The piano duet was an opportunity to have fun and make music with friends for Mendelssohn as it was for many other 19th-century composers, who wrote pieces that far transcended their domestic origins and often arranged their larger-scale works for the medium so that it could be appreciated by listeners where full orchestral performances were much harder to come by. In 1844 Mendelssohn made his own piano-duet arrangement of the Incidental music he had composed to accompany a production of A Midsummer Night's Dream in Potsdam two years earlier, a suite which itself drew on the precociously immortal Overture he had composed as a 16-year-old. The magical purity of the orchestral score is here translated into a limpid graininess which renders each phrase even more crystalline than in the symphonic version, especially in it's most rapid passages. The relationship between the two versions might be likened to that between a sketch and a painting, though with no certainty as to which had been composed first. A comparison of the full-colour orchestral score with the 'black and white' of the piano-duet arrangement reveals how the timbres of Mendelssohn's orchestral imagination stem from the conceptual outlines and regular forms first devised on a keyboard. Thus the arrangement has plenty to reveal about the score to even to listeners intimately familiar with the fully scored original. Having given the triumphant premiere of the overture to The Fair Melusine in Leipzig in 1836, Mendelssohn then arranged it for piano duet the same year. Again, every phrase of the symphonic original resounds with greater emphasis: the yielding swell of the waves is evoked by a delicacy of touch rendered almost liquid by brushing of the damper pedal.
The piano duet was an opportunity to have fun and make music with friends for Mendelssohn as it was for many other 19th-century composers, who wrote pieces that far transcended their domestic origins and often arranged their larger-scale works for the medium so that it could be appreciated by listeners where full orchestral performances were much harder to come by. In 1844 Mendelssohn made his own piano-duet arrangement of the Incidental music he had composed to accompany a production of A Midsummer Night's Dream in Potsdam two years earlier, a suite which itself drew on the precociously immortal Overture he had composed as a 16-year-old. The magical purity of the orchestral score is here translated into a limpid graininess which renders each phrase even more crystalline than in the symphonic version, especially in it's most rapid passages. The relationship between the two versions might be likened to that between a sketch and a painting, though with no certainty as to which had been composed first. A comparison of the full-colour orchestral score with the 'black and white' of the piano-duet arrangement reveals how the timbres of Mendelssohn's orchestral imagination stem from the conceptual outlines and regular forms first devised on a keyboard. Thus the arrangement has plenty to reveal about the score to even to listeners intimately familiar with the fully scored original. Having given the triumphant premiere of the overture to The Fair Melusine in Leipzig in 1836, Mendelssohn then arranged it for piano duet the same year. Again, every phrase of the symphonic original resounds with greater emphasis: the yielding swell of the waves is evoked by a delicacy of touch rendered almost liquid by brushing of the damper pedal.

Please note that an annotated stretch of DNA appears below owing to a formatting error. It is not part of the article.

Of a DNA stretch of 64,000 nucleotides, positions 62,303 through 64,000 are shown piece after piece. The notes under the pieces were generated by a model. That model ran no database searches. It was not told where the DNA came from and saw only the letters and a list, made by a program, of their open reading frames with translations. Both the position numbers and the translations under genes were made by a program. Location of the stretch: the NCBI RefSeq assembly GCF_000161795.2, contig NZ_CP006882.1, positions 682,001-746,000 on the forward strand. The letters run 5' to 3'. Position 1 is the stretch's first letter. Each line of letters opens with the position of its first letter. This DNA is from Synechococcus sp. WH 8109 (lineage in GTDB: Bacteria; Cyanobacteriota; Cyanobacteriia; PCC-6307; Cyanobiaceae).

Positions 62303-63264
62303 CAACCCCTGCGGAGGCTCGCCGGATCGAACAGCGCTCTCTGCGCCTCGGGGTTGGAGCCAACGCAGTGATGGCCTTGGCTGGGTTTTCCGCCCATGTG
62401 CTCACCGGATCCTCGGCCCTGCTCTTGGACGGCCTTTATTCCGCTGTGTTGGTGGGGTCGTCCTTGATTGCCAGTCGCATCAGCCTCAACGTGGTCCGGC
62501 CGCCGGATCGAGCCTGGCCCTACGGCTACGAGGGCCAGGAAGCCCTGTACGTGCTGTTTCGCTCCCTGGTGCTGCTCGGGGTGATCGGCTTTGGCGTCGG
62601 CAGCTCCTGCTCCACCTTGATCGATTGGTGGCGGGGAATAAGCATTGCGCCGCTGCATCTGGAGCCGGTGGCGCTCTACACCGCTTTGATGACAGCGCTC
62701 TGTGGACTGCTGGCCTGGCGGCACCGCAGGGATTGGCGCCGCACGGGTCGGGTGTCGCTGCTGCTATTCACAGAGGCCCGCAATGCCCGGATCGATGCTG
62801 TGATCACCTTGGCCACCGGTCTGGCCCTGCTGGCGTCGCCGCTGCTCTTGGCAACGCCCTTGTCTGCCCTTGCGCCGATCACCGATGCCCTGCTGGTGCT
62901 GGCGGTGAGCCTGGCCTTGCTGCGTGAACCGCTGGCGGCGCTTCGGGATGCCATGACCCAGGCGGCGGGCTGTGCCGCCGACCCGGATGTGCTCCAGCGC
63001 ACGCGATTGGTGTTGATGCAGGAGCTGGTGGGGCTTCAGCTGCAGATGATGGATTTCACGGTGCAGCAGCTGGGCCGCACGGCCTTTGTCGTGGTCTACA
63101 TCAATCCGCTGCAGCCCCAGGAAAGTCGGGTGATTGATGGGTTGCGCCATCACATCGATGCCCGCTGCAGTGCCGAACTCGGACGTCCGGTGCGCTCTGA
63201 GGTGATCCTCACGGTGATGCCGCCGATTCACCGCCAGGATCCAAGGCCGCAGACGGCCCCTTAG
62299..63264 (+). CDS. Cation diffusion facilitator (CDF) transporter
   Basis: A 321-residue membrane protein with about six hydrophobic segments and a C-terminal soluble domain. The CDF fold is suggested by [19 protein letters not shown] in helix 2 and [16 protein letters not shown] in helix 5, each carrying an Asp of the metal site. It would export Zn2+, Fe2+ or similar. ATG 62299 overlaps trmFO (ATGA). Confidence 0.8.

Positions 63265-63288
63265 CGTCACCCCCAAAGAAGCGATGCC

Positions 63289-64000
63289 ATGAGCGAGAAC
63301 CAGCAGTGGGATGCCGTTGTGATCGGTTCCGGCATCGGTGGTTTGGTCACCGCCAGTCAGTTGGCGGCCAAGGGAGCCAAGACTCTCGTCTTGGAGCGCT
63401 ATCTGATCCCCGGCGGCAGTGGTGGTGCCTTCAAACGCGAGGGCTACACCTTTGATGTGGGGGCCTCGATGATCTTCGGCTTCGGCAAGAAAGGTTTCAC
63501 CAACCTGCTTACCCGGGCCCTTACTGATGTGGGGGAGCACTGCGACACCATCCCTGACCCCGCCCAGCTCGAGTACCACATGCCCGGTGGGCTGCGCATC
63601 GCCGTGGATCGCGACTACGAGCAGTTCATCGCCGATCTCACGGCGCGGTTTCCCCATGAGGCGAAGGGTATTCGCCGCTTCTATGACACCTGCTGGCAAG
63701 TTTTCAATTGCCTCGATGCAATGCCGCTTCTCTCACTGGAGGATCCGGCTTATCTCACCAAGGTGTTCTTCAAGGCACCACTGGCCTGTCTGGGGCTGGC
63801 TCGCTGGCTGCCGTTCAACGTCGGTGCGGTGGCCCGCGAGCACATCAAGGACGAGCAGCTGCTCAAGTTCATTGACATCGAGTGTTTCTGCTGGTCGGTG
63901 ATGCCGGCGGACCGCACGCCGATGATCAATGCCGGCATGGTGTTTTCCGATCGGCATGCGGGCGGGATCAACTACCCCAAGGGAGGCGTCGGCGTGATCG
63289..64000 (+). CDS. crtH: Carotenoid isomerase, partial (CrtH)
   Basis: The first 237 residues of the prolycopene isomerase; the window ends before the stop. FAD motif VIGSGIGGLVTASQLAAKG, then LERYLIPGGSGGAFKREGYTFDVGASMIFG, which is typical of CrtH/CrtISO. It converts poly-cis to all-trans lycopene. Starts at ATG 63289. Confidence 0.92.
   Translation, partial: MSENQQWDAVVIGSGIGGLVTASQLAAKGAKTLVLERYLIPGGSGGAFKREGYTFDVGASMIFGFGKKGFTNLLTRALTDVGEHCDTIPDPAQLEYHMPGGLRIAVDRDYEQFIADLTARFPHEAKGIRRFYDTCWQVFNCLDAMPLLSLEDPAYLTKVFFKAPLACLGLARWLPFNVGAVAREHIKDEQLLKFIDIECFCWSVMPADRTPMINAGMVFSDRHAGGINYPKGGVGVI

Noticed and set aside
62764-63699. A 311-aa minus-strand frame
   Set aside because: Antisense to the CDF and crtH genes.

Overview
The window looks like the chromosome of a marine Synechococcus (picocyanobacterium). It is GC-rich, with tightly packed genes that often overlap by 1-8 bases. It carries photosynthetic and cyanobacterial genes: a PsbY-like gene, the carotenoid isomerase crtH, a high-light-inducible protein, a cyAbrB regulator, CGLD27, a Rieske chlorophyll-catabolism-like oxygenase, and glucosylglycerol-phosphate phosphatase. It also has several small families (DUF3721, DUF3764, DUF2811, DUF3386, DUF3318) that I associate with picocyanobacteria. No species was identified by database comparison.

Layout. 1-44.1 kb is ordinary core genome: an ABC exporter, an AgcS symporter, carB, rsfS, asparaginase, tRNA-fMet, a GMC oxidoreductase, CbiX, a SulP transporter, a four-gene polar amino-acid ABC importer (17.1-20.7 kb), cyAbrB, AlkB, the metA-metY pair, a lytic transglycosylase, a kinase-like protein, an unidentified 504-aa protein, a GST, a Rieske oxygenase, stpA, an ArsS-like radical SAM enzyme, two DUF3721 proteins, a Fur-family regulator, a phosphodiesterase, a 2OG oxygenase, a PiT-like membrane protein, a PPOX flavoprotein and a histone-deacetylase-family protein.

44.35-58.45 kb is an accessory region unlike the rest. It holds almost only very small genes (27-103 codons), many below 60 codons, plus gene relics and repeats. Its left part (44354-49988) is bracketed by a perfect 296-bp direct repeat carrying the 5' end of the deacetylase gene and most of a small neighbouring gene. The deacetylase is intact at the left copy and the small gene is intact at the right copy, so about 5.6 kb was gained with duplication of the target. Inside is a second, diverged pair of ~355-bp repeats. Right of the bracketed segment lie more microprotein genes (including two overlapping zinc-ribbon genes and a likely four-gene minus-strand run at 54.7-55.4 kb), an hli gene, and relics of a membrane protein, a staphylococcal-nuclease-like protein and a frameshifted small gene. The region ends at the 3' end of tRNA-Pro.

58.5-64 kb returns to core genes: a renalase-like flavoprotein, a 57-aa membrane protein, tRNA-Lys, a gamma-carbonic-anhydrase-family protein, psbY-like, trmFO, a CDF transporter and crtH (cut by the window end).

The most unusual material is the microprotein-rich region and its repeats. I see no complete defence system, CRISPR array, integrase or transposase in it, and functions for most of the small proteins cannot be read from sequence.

5028421960104
Midsummernight's Dream
Artist: Mendelssohn / Keira Piano Duo
Format: CD
New: Available 9.99
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The piano duet was an opportunity to have fun and make music with friends for Mendelssohn as it was for many other 19th-century composers, who wrote pieces that far transcended their domestic origins and often arranged their larger-scale works for the medium so that it could be appreciated by listeners where full orchestral performances were much harder to come by. In 1844 Mendelssohn made his own piano-duet arrangement of the Incidental music he had composed to accompany a production of A Midsummer Night's Dream in Potsdam two years earlier, a suite which itself drew on the precociously immortal Overture he had composed as a 16-year-old. The magical purity of the orchestral score is here translated into a limpid graininess which renders each phrase even more crystalline than in the symphonic version, especially in it's most rapid passages. The relationship between the two versions might be likened to that between a sketch and a painting, though with no certainty as to which had been composed first. A comparison of the full-colour orchestral score with the 'black and white' of the piano-duet arrangement reveals how the timbres of Mendelssohn's orchestral imagination stem from the conceptual outlines and regular forms first devised on a keyboard. Thus the arrangement has plenty to reveal about the score to even to listeners intimately familiar with the fully scored original. Having given the triumphant premiere of the overture to The Fair Melusine in Leipzig in 1836, Mendelssohn then arranged it for piano duet the same year. Again, every phrase of the symphonic original resounds with greater emphasis: the yielding swell of the waves is evoked by a delicacy of touch rendered almost liquid by brushing of the damper pedal.


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